Hisashi Iwakuma Finishes 3rd in AL Cy Young Award Voting

Hisashi Iwakuma finished 3rd in voting for the 2013 AL Cy Young Award.

Hisashi Iwakuma finished 3rd in voting for the 2013 AL Cy Young Award.

The remarkable season of Mariners starting pitcher Hisashi Iwakuma has resulted in the right-hander finishing in 3rd place for the American League Cy Young Award with 73.0 votes. Iwakuma placed behind winner Detroit right-hander Max Scherzer (203 votes) and Texas right-hander Yu Darvish (93.0 votes).

This is the fourth time in the last five seasons the Mariners have had a pitcher finish in the top 5 for the AL Cy Young Award. Felix Hernandez was 4th in 2012 (41.0 votes), won the award in 2010 (167.0 votes) and ranked 2nd in 2009 (80.0 votes).

Iwakuma had a breakout season going 14-6 with a 2.66 ERA in 33 starts. He ranked 3rd in the AL in ERA and 2nd with a club-record 1.006 WHIP.

Here are some bullet points on his Kuma’s amazing season.

  • Finished his second Major League season going 14-6 with a 2.66 ERA (65 ER, 219.2 IP) in 33 starts (23 quality starts).
  • Ranked 3rd in the American League with a 2.66 ERA…5th-lowest ERA in Mariners history, trailing Felix Hernandez (2.27 in ’10, 2.49 in ’09) and Randy Johnson (2.28 in ’97, 2.48 in ’95).
  • Named Mariners Pitcher of the Year by the Seattle chapter of the Baseball Writers Association of America.
  • Among AL leaders ranked 3rd in innings pitched (219.2), 3rd in opponent batting average (.220), T4th in quality starts (23), T4th in games started (33), 5th in opponent OPS (.630) and 12th in strikeouts (185).

Iwakuma is currently in Japan, but we caught up with Kuma in a Q&A. As you can tell, he is very excited and honored by the voted third for the Cy Young Award by the Baseball Writers Association of America.

What are your feelings about being voted/selected as a finalist for the AL Cy Young Award?
It is such an honor to be one of the finalist for the best award as a pitcher.  I had never thought I would become a finalist here in the U.S. so this is very special to me and is a big surprise.

You quietly became one of the best starting pitchers in the AL last season. Are you proud of how you went about your progression in rising to the top levels of MLB?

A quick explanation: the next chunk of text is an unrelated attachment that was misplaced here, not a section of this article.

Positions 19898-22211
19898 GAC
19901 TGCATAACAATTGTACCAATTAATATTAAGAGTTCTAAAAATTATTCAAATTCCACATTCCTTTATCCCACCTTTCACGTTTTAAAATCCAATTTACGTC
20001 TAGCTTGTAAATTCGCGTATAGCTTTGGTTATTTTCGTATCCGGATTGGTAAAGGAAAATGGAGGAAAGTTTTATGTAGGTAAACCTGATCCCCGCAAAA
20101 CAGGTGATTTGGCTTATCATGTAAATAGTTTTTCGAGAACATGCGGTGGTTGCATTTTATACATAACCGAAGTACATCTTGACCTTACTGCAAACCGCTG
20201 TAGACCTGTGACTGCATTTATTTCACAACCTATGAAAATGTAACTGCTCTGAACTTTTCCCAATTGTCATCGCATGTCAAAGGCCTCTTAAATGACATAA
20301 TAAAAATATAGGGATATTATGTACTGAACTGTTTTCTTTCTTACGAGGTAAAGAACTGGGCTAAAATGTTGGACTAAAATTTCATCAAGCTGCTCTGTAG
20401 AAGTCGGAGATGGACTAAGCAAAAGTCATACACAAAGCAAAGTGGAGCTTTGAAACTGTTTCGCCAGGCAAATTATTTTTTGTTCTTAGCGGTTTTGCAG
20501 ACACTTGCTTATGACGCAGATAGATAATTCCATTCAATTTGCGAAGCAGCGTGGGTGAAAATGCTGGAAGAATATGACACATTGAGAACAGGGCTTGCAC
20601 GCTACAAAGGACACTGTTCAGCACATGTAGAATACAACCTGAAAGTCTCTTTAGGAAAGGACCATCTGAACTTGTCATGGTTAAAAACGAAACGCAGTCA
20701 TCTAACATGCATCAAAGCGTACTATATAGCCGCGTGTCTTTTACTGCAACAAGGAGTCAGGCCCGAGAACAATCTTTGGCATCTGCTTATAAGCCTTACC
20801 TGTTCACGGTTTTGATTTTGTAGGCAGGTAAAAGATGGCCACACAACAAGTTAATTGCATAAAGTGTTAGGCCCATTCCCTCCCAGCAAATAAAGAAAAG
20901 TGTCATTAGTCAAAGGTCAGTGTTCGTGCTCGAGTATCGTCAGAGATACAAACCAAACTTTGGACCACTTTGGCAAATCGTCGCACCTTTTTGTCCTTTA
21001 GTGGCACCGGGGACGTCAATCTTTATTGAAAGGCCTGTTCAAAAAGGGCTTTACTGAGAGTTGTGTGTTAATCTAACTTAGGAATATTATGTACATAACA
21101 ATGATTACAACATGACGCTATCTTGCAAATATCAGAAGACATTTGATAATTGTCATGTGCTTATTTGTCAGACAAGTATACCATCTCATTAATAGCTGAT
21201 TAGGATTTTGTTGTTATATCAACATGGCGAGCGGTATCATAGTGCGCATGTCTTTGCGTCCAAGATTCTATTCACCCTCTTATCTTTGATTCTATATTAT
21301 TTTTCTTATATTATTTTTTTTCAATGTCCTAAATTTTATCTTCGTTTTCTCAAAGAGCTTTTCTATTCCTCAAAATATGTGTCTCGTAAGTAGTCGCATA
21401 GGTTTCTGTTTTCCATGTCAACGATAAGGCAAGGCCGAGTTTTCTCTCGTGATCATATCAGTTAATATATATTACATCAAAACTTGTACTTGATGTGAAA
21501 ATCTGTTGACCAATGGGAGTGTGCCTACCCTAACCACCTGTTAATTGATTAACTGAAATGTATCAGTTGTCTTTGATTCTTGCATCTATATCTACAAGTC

Yes, I am very proud and happy with what I have established here in 2 years.  I have learned a lot and it has been quite an experience.  I started my career here in the big league as a reliever and worked my way up.  There is more to learn down the road and more to prove as well, so I look forward to the future. 

You had a strong finish to your first season with the Mariners in 2012, and then continued that in 2013. What are some of your goals for the 2014 season?
I have not set my goals for 2014 in stone yet, but I can say this for now.  Last season was my first full season as a starter.  To be successful, you need to maintain your performance for a long period of time.  That said, I will need to come up with similar or better results that last season and that is what I look forward to doing.

When will you start focusing on the 2014 season and getting your arm in shape? Are you still throwing now?
I have gradually started to prepare/condition myself physically for 2014.  I have not thrown a ball yet since finishing the season but will start soon.  I look forward to preparing my arm early like I did last spring and be ready to go strong by the start of Spring Training to stay healthy for another season. 

What are some of the events you are doing in Japan for MLB?
I have a baseball clinic coming up on the 23rd of November in Ishinomaki, Sendai, where we had the natural disaster. During this time of the year, I like to take my time to give back to the city I played for that supported me for many years and give spirit to the people and kids that dream about baseball. I will also be making an appearance in Tokyo at the MLB Cafe in December to talk about the years and experience in the U.S.


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